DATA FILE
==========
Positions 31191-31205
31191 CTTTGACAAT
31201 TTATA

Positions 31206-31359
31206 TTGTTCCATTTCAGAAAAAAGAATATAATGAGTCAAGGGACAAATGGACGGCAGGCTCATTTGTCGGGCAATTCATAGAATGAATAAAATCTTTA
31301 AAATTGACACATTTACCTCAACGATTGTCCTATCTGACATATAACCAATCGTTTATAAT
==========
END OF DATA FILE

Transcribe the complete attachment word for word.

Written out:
Positions 31191-31205
31191 CTTTGACAAT
31201 TTATA

Positions 31206-31359
31206 TTGTTCCATTTCAGAAAAAAGAATATAATGAGTCAAGGGACAAATGGACGGCAGGCTCATTTGTCGGGCAATTCATAGAATGAATAAAATCTTTA
31301 AAATTGACACATTTACCTCAACGATTGTCCTATCTGACATATAACCAATCGTTTATAAT